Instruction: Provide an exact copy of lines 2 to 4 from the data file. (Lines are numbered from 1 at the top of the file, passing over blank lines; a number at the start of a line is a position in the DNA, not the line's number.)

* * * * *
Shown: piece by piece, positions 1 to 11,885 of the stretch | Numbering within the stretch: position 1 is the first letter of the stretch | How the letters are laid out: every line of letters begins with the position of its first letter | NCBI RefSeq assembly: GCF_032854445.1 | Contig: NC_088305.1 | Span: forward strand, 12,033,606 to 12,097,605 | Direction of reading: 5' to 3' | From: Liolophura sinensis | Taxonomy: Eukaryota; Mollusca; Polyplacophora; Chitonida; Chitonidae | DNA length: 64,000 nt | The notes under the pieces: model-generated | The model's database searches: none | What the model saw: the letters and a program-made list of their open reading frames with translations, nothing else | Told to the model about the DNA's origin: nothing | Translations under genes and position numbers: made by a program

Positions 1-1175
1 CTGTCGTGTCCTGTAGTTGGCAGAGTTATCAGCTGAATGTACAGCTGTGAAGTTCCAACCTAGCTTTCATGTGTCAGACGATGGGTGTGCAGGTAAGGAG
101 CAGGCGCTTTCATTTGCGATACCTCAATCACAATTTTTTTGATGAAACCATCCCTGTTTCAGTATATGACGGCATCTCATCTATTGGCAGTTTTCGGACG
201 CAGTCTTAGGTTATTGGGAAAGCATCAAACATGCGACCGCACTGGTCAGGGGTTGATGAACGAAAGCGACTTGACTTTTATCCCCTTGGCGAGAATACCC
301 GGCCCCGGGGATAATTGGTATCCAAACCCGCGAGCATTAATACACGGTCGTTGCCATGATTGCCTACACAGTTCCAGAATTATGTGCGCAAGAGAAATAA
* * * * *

Positions 1-1175
1 CTGTCGTGTCCTGTAGTTGGCAGAGTTATCAGCTGAATGTACAGCTGTGAAGTTCCAACCTAGCTTTCATGTGTCAGACGATGGGTGTGCAGGTAAGGAG
101 CAGGCGCTTTCATTTGCGATACCTCAATCACAATTTTTTTGATGAAACCATCCCTGTTTCAGTATATGACGGCATCTCATCTATTGGCAGTTTTCGGACG